The research objective is the qualification and establishment of an efficient and flexible process for the direct generation of three-dimensional ceramic circuit carriers for power electronic applications. To achieve this goal, laser powder cladding is used for selective copper deposition on 3D ceramics. For the planned target application, the process to be used is unique, innovative and still largely unknown in the literature. As a result, the construction of a functional and efficient 3D demonstrator is planned.
Figure 2: Ceramic Metal Demonstrator, Pseudo Alloy; Source: LPT
Benefits and economic significance for SMEs
Due to the flexible and efficient possibility of manufacturing power electronic 3D ceramic circuit carriers by means of laser powder buildup welding (laser powder buildup welding), this process is predestined for use by SMEs. In particular, the required conventional IR laser sources are often already available at SMEs and only require adaptation. This enables SMEs to participate in the enormously growing market for inverter components as a result of the energy transition and the electrification of mobility, and to maintain and expand their competitiveness. The R&D results of the project will directly contribute to the implementation of marketable products at SMEs. A limited level of required investment will keep the market entry barriers for SMEs to use laser powder cladding as low as possible.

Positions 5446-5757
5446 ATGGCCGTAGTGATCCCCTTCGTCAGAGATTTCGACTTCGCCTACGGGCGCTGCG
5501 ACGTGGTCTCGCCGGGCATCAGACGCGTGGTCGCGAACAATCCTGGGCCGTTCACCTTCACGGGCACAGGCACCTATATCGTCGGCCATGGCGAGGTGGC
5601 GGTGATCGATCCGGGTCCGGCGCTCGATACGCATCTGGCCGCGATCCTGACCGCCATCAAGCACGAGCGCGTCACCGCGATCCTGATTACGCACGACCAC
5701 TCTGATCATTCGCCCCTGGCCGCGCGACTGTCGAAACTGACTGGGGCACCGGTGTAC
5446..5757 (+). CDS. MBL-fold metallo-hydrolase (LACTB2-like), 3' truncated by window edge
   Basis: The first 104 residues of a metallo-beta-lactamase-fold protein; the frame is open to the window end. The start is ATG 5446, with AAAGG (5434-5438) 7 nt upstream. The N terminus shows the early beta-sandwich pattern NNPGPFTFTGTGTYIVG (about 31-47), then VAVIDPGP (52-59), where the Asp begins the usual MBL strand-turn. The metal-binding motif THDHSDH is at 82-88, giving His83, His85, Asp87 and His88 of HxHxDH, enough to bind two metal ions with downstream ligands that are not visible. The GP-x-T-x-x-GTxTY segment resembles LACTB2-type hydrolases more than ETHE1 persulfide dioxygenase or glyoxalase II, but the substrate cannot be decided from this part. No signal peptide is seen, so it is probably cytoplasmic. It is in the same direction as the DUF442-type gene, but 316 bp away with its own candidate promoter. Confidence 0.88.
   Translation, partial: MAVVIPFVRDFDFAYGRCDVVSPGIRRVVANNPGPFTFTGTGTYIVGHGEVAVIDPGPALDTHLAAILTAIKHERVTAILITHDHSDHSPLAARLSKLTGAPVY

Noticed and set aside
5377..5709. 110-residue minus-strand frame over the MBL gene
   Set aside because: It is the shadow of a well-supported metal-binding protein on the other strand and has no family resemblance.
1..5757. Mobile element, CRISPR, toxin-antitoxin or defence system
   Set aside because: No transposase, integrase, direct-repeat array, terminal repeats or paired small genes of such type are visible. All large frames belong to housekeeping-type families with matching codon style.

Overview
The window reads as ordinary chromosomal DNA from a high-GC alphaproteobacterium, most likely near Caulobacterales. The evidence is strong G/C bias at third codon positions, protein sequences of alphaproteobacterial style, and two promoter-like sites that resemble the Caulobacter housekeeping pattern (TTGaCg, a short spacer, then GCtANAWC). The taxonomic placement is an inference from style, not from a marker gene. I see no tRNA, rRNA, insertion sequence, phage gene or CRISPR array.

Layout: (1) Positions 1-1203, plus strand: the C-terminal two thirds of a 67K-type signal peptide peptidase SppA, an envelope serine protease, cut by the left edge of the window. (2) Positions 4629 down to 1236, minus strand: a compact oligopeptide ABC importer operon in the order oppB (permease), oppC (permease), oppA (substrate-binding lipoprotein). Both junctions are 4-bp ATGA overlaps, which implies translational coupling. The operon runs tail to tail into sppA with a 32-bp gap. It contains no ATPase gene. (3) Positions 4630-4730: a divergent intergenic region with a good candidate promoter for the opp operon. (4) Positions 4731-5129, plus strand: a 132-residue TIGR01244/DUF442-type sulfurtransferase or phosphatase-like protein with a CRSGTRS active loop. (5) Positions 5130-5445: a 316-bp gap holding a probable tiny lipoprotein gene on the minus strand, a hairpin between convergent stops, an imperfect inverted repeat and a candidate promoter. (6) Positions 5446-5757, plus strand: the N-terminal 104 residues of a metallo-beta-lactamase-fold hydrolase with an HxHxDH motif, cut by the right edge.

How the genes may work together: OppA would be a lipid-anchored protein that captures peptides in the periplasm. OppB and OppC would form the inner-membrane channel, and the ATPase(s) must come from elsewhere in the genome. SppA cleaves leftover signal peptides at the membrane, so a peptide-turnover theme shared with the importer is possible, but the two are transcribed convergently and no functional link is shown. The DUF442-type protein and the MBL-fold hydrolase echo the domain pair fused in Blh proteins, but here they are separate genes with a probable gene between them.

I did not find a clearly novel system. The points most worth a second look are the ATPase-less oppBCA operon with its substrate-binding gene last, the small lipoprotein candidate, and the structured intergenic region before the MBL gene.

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Friedrich-Alexander-University Erlangen-Nürnberg (FAU)
Institute for Factory Automation and Production Systems (FAPS)
Laser Zentrum Hannover e.V.
Project accompanying companies
The Research Association 3-D MID is still looking for companies to accompany the project. If you are interested, please contact the office via phone (+49 911 5302-9100) or E-Mail (firstname.lastname@example.org). E-Mail to office